The room fell silent at Mita Havlick’s election party after the final results were tallied. A mere 42 votes separated the two candidates in the runoff, giving Dustin Marshall the victory in the hard-fought Dallas ISD District 2 trustee election.
“It was close!” Havlick exclaimed, breaking the silence. And as emotions overcame her, Havlick’s supporters began to clap and cheer, some even calling out, “2017!”
Mike Morath vacated the District 2 seat last December to become the Texas Education Agency commissioner, leaving one year of his three-year term to be filled. Four candidates sought to replace him in May’s special election, with Marshall and Havlick each garnering enough votes to face each other in Saturday’s runoff.
More than $285,000 was raised during the six-month-long race — a fundraising record for a DISD race — with Marshall spending nearly 5 times as much as Havlick, according to the most recent campaign finance reports. Marshall’s platform was to continue the momentum of education reform, a movement Morath championed and arguably established in the Dallas political landscape during his five years on the DISD board. Havlick painted herself as the “parent’s choice,” comparing her family’s public school investment to Marshall’s private school choice and questioning why deep pockets rather than engaged parents should decide who governs schoolchildren.
At Marshall’s election party, servers were passing out glasses of sparkling wine to celebrants when we arrived, with the trustee-elect still in a bit of shock as he took in the handshakes and backslaps.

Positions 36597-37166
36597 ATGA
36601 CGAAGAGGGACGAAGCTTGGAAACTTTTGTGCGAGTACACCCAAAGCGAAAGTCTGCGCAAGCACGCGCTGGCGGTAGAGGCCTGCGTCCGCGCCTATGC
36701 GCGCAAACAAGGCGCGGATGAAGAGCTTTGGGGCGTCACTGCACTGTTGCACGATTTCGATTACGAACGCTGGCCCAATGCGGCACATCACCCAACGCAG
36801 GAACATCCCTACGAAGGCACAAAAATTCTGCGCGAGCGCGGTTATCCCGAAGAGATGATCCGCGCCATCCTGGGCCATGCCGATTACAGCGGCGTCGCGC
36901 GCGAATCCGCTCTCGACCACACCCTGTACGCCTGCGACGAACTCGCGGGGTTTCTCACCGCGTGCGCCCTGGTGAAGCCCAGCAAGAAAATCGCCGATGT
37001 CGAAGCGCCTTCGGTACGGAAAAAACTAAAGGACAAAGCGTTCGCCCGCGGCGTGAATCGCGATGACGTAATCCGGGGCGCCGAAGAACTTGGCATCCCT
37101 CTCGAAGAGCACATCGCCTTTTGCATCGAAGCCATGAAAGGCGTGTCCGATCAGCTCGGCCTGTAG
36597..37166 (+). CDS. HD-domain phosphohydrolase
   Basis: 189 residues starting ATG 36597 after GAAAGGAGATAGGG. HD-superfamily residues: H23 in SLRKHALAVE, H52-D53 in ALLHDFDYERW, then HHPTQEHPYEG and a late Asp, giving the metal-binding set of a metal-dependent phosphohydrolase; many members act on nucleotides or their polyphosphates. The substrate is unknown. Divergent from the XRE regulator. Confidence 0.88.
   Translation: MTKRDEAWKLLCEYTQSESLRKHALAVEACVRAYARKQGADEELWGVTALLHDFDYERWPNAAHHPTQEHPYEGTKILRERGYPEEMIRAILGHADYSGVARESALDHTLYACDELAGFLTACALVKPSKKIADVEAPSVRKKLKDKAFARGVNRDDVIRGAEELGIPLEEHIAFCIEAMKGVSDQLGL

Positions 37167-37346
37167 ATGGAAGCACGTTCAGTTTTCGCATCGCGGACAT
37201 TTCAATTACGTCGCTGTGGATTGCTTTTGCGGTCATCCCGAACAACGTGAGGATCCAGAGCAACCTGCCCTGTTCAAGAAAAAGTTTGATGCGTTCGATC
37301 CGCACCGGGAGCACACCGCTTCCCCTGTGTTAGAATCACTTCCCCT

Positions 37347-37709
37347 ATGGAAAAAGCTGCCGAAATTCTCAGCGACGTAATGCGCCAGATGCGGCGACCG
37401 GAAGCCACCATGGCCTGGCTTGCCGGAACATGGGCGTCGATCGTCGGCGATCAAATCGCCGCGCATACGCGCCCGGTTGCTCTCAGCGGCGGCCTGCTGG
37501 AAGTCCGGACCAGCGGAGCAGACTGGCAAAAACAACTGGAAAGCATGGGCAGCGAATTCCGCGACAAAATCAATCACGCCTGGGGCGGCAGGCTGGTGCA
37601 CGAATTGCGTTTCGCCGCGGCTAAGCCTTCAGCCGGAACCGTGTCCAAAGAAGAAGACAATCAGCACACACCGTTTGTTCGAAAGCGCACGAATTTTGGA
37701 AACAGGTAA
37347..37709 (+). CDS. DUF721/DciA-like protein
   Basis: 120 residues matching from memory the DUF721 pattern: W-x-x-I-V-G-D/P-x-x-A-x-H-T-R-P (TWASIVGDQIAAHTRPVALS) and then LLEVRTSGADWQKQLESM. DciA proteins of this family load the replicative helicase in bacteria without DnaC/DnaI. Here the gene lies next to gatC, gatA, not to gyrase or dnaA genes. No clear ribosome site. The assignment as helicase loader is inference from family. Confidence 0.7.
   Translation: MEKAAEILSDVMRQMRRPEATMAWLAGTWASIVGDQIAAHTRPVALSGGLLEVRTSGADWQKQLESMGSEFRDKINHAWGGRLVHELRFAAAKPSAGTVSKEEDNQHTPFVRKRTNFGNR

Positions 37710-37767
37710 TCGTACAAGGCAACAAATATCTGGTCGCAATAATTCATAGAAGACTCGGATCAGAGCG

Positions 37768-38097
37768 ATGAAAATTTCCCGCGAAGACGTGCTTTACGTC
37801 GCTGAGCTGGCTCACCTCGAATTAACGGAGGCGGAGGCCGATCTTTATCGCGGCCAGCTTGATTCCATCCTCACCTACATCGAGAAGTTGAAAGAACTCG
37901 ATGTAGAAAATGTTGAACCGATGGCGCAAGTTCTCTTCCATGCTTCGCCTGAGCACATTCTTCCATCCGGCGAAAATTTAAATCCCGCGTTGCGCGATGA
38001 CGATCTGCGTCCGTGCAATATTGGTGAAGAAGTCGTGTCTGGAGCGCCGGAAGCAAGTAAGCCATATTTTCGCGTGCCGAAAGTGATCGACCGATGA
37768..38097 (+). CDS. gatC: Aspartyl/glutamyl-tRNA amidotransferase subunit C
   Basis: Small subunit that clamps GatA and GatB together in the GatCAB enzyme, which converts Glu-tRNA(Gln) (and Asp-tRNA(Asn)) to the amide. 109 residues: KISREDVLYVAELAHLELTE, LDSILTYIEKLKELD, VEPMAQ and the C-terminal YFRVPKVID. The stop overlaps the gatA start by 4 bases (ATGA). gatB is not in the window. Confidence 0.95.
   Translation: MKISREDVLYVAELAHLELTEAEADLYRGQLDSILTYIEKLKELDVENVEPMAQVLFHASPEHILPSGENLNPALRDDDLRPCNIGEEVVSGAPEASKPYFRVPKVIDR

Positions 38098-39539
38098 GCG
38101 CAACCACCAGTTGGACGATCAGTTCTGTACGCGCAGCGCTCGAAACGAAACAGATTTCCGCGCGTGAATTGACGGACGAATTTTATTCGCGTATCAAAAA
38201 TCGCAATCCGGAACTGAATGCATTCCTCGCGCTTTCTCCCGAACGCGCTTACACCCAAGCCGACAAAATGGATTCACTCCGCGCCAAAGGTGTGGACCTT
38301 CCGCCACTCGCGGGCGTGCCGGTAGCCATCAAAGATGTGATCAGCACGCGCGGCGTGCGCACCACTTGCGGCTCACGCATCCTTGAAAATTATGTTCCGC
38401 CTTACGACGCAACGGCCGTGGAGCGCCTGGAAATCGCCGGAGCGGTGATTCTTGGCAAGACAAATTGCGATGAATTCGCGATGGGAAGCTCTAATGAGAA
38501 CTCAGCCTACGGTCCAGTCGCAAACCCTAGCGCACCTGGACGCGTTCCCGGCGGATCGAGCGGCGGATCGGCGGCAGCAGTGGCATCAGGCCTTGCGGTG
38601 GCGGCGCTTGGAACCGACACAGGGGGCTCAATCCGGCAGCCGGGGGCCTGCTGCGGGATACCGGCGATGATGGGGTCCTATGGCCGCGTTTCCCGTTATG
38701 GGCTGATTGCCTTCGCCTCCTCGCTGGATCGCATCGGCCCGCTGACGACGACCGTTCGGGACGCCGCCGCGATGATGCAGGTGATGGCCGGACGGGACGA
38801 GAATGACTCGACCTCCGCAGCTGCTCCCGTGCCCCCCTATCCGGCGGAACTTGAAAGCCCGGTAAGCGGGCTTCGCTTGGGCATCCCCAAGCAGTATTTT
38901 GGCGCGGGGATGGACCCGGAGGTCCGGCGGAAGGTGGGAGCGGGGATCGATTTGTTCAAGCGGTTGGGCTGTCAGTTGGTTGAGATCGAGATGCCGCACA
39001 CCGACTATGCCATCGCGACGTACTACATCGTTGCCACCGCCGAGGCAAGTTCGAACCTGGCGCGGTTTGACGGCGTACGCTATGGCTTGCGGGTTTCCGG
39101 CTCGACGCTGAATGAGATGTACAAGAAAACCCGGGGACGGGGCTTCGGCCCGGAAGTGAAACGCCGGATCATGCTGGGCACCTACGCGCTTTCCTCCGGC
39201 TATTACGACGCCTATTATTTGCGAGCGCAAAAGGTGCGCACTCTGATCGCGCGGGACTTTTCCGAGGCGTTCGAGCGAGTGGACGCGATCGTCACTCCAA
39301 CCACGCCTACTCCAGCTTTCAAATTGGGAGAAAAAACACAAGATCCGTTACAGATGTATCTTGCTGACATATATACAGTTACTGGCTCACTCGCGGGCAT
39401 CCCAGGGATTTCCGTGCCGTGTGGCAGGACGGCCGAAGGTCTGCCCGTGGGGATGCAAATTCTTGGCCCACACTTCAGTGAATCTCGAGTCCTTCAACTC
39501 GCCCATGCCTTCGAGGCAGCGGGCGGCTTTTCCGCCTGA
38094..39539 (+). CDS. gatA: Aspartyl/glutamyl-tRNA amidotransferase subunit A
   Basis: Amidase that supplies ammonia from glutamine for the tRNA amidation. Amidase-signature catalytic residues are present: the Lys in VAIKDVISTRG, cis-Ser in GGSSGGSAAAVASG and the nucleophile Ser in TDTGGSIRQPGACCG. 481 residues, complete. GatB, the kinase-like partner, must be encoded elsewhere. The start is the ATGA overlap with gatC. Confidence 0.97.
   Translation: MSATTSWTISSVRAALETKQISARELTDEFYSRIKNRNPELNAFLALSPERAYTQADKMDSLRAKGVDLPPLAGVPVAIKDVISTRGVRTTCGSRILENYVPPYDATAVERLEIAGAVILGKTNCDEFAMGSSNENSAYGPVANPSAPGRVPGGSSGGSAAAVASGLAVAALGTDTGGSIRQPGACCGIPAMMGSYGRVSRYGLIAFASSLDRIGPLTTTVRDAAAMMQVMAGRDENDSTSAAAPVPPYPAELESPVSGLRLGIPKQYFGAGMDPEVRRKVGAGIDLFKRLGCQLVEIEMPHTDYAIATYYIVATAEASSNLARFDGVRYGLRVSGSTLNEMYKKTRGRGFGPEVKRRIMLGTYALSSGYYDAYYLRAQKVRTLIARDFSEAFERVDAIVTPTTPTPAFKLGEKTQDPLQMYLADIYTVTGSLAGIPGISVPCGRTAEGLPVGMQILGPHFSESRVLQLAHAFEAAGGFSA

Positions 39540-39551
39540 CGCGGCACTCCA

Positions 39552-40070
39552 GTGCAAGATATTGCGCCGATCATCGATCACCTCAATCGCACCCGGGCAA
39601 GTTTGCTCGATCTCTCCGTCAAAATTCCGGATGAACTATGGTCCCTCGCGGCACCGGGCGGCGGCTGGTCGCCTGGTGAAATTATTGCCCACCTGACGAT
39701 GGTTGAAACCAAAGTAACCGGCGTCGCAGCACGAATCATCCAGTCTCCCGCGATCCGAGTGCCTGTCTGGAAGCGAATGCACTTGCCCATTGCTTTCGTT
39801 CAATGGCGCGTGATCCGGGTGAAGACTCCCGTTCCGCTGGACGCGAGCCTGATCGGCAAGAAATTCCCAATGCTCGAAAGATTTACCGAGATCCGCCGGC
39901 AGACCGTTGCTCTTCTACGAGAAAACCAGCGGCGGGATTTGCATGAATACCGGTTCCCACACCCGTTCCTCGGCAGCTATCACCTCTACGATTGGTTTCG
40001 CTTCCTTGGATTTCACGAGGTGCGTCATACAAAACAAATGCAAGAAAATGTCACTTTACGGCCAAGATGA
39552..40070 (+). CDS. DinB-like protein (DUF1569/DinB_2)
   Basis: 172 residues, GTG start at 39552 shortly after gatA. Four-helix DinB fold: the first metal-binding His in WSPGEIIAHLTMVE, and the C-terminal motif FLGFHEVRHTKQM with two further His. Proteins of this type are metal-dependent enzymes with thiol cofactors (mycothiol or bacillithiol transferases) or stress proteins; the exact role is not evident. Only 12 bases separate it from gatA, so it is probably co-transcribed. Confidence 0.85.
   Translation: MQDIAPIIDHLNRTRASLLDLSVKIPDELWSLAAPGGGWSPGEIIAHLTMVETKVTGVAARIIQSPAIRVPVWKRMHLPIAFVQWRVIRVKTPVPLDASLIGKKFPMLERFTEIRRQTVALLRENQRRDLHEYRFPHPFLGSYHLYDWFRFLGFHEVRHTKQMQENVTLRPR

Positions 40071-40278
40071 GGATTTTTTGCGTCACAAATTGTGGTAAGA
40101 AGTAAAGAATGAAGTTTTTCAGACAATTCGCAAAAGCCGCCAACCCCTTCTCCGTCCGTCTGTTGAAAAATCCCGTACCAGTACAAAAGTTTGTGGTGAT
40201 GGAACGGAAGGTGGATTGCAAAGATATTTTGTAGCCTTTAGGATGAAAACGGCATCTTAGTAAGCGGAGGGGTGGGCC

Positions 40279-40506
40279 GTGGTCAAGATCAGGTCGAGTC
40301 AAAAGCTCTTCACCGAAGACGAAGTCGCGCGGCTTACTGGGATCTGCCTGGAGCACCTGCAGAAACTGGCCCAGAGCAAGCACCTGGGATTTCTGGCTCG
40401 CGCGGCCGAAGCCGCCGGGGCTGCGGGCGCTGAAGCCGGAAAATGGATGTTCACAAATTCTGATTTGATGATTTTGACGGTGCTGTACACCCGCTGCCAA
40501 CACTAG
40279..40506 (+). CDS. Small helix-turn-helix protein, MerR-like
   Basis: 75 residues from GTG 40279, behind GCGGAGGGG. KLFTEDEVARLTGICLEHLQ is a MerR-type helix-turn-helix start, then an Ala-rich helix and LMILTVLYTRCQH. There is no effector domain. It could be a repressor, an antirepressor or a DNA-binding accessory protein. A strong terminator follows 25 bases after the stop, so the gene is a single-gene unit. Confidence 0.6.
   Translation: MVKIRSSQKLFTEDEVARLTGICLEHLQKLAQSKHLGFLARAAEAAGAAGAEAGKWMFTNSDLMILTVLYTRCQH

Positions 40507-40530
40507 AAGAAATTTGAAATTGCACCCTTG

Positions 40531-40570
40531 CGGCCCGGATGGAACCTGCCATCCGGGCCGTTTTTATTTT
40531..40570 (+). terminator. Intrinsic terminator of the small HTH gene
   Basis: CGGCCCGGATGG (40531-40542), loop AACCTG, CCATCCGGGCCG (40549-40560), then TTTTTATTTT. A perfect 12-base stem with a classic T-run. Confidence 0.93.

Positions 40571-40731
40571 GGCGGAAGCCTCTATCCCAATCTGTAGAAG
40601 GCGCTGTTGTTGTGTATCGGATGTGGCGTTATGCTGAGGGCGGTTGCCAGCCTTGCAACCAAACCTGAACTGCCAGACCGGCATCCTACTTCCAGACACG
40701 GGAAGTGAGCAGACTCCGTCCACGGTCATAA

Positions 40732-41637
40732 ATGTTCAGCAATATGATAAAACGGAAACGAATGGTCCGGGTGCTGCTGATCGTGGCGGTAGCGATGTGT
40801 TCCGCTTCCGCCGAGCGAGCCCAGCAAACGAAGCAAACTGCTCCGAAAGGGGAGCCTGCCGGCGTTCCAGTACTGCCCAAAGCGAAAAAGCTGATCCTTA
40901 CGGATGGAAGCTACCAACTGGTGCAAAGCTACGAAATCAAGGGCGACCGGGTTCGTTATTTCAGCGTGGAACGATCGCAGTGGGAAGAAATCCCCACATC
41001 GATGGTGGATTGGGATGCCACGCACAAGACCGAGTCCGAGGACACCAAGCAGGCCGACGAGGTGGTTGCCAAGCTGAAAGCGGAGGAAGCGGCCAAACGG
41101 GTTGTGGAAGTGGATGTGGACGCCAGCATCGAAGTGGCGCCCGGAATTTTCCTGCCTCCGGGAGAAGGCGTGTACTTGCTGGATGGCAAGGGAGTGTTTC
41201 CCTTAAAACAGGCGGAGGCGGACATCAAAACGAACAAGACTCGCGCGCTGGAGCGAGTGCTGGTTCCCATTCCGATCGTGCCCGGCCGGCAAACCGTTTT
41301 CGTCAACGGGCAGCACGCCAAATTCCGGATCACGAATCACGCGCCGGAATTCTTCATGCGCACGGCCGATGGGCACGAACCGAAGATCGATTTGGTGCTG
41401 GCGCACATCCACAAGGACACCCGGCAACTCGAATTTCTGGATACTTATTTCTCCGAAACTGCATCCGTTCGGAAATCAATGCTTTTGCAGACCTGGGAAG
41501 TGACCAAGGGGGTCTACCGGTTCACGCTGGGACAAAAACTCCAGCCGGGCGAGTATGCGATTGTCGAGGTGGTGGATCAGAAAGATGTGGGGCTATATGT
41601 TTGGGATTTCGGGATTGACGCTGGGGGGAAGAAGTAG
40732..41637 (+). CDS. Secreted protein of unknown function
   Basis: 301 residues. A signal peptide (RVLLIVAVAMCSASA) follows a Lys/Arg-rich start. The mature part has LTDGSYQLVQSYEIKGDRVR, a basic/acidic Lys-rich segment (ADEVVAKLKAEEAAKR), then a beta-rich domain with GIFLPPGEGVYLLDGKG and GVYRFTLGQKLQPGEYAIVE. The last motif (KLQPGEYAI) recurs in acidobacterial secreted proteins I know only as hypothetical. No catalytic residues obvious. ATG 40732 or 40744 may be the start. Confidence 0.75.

“A nail-biter, right?” he told one congratulant. “It couldn’t get much closer.”
The lack of a mandate from yesterday’s election results is not lost on Marshall. At his party, he reflected on his surprise of how many opponents entered the initial race and the “eye-opening” nature of their traction in the election.
“Mita ran a great campaign,” he acknowledged, giving credit to her core group of volunteers.
The race grew heated, especially in East Dallas, where public school is a much more popular choice than in Preston Hollow. Facebook fights were rampant, and election results show that Lakewood, especially, was prime battleground. Its precincts had the highest voter turnout, and though Marshall was victorious in most, he and Havlick were neck and neck.
“I think it’s incumbent on her and I both to unify,” Marshall said, adding that he conveyed to Havlick during their post-election phone call that he is willing to work with her in any way and “very open” to hearing advice.
He emphasized, however, that “Mita and I have grown to have a fondness for one another and we get along fine. There’s more drama between our relative supporters. I’m optimistic we’ll be able to work together.”
Earlier in the evening, before the results were final, Havlick took the opportunity to marvel at how her “grassroots campaign” of parents who send their children to DISD schools had fared in the election.
“They now realize we’re not going away,” she told her supporters. “No matter what happens in this election, whether win or lose, this is a not a loss.”
When the final count came in, showing her 42 votes short, she reiterated that belief to the disappointed gathering.
Roughly 5,800 voters cast ballots in the District 2 runoff, accounting for about 7 percent of the district’s registered voters. The single-digit turnout is typical for a Dallas school board election, where just a few voters can determine the outcome — and in this case, they did.
Even after all of the blood, sweat, tears, money, time and effort, Marshall “really has only a year to prove himself,” said Old East Dallas Park Board representative Jesse Moreno Jr., who attended Marshall’s election party last night. The next District 2 election for a full three-year term is May 2017.
That’s not long, especially considering that if Marshall does attract opponents, campaign season likely would begin in early 2017.
But Marshall wasn’t entertaining that possibility last night.
“I’ll think about that tomorrow,” he said.
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